⭐⭐⭐⭐⭐ Loved it! The story was sexy and fun with a touch of danger and – of course – lots of romance! … I hope their story continues! – Booksprout Reviewer
In the danger of the jungle, I’ll have to risk my life and my heart to survive.
There isn’t a woman in the world who wouldn’t want to get up close and personal with sexy, self-made billionaire bachelor, Max Delecoeur.
Everyone woman except me.
I know all too well about men like Max; Rich. Handsome. Egos the size of Mt. Everest.
And so greedy that they’ll do anything and hurt anyone to achieve profits.
Sure he acts horrified when I accuse his business of practices that hurt children a world away, but I don’t for a minute believe he really cares.
I have little faith that he’ll do anything to change, even when he agrees to accompany me to Africa so he can see firsthand who he does business with.
But as we traipse through the jungle to expose child labor atrocities and avoid poachers, it isn’t just my life that’s in danger.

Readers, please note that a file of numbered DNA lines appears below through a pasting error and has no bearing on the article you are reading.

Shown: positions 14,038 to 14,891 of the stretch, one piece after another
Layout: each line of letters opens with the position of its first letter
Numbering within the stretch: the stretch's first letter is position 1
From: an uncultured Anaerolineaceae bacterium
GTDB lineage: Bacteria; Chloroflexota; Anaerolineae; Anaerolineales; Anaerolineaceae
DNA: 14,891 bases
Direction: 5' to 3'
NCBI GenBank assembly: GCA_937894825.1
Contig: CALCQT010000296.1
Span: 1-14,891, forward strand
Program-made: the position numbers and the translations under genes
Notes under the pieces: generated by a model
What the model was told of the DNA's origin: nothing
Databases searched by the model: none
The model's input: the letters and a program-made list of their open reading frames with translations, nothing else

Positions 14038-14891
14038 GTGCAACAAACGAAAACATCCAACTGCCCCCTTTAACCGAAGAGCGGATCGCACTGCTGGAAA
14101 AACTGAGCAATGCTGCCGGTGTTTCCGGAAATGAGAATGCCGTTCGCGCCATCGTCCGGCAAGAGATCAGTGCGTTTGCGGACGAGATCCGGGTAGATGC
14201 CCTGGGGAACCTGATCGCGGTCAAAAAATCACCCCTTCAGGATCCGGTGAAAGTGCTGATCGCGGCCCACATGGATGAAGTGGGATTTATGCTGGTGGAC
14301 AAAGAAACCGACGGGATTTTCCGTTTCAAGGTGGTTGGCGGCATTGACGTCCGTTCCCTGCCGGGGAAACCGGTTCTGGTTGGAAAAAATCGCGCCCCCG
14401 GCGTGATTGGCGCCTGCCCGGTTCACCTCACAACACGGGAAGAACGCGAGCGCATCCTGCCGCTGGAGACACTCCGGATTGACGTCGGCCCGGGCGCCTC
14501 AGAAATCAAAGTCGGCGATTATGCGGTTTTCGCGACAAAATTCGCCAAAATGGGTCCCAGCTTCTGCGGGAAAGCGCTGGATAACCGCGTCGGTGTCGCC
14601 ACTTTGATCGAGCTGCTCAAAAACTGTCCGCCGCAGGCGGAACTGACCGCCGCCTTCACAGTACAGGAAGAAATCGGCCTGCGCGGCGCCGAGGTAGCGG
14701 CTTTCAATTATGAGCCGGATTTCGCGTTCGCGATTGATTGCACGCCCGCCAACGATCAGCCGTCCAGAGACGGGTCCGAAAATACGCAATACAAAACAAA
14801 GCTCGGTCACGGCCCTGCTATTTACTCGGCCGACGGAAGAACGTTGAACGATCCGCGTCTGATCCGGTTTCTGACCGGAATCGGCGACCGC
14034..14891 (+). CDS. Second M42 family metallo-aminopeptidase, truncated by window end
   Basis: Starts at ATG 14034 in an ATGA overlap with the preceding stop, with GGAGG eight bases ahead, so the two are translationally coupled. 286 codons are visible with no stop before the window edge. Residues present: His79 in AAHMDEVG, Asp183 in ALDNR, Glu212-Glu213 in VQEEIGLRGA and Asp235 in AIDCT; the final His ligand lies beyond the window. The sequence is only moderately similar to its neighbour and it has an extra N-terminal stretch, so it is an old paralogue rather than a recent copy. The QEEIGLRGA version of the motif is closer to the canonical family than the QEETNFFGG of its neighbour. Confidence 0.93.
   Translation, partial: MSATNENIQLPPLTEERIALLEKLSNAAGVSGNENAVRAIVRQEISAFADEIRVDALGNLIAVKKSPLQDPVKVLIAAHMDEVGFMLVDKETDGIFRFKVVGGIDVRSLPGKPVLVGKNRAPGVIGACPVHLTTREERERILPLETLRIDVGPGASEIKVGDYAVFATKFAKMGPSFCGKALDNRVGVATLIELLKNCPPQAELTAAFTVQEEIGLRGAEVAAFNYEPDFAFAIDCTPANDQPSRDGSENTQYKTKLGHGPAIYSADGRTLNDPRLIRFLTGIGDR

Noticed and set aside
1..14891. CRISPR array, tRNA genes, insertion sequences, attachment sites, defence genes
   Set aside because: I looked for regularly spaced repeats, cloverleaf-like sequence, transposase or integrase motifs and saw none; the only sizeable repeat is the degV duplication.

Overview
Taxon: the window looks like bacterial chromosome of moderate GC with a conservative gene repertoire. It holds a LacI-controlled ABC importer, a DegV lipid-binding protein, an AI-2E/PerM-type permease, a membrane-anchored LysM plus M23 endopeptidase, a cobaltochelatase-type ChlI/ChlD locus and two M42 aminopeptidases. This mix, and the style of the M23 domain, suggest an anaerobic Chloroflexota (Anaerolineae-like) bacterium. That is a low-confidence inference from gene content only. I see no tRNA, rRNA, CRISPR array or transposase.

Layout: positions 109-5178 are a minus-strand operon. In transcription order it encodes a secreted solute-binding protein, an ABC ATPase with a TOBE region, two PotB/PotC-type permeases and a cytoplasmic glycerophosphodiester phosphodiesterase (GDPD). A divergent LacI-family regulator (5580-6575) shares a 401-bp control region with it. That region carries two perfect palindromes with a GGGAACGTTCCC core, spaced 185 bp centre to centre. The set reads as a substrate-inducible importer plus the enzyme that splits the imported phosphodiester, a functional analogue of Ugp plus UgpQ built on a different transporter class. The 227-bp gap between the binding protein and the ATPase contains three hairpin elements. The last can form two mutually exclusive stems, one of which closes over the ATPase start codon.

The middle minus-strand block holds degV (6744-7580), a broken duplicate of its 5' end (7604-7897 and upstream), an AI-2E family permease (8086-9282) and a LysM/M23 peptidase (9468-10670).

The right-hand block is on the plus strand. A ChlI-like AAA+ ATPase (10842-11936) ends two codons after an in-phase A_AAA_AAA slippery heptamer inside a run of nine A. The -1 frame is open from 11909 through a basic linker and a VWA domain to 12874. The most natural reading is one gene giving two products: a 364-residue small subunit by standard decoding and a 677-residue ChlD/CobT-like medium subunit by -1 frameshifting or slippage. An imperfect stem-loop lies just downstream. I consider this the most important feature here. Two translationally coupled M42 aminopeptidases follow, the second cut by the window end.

Max Delecoeur is exactly the man I’d dreamed of finding before I learned that fairy tales were lies.
The more time I spend with him, the more danger I risk to my heart.
I can’t afford to fall in love again no matter how generous his soul or skilled his hands are when he touches me.
I want to believe he’s the man who can love me for who I am, but to do that, I’ll have to risk it all.
Risk It All was previously published at Worth the Risk. It’s been expanded and changed from third person to first.
“Oh. My. God.”
I turn to look where Cara Colby’s saucer-wide eyes and gaping mouth are focused.
“I told you, didn’t I?” my aunt, Senator Eleanor Hainsworth Bach says. “They don’t make them any more handsome than Max Delecoeur.”